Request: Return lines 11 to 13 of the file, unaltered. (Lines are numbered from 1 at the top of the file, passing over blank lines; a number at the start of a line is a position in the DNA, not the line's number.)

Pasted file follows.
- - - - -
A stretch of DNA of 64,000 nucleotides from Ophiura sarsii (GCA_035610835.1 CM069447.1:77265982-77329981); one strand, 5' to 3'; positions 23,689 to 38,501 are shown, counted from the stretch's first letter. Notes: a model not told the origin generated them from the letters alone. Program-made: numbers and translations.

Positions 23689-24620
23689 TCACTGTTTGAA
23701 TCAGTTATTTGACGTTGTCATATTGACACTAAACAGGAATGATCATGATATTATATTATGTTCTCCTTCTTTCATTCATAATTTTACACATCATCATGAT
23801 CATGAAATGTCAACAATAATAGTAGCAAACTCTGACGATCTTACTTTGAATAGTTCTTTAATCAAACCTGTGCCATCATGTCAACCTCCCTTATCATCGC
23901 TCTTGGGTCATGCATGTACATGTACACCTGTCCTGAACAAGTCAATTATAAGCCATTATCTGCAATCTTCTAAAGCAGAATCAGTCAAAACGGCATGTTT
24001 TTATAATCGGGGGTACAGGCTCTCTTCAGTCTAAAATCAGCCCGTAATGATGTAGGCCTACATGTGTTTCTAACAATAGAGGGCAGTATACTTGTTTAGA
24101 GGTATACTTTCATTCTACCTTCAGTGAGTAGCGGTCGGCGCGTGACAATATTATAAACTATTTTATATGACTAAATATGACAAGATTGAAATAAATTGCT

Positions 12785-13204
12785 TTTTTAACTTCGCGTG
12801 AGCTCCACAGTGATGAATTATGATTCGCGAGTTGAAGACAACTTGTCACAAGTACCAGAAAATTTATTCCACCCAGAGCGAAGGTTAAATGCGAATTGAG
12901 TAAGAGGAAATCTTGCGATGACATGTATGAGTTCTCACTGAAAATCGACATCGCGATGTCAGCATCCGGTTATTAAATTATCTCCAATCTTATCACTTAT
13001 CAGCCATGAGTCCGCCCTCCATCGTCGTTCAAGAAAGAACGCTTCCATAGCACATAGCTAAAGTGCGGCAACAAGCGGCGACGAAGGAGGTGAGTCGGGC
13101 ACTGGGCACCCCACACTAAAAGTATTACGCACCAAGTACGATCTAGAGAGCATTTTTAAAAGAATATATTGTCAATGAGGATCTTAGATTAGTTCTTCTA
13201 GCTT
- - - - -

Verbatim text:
12801 AGCTCCACAGTGATGAATTATGATTCGCGAGTTGAAGACAACTTGTCACAAGTACCAGAAAATTTATTCCACCCAGAGCGAAGGTTAAATGCGAATTGAG
12901 TAAGAGGAAATCTTGCGATGACATGTATGAGTTCTCACTGAAAATCGACATCGCGATGTCAGCATCCGGTTATTAAATTATCTCCAATCTTATCACTTAT
13001 CAGCCATGAGTCCGCCCTCCATCGTCGTTCAAGAAAGAACGCTTCCATAGCACATAGCTAAAGTGCGGCAACAAGCGGCGACGAAGGAGGTGAGTCGGGC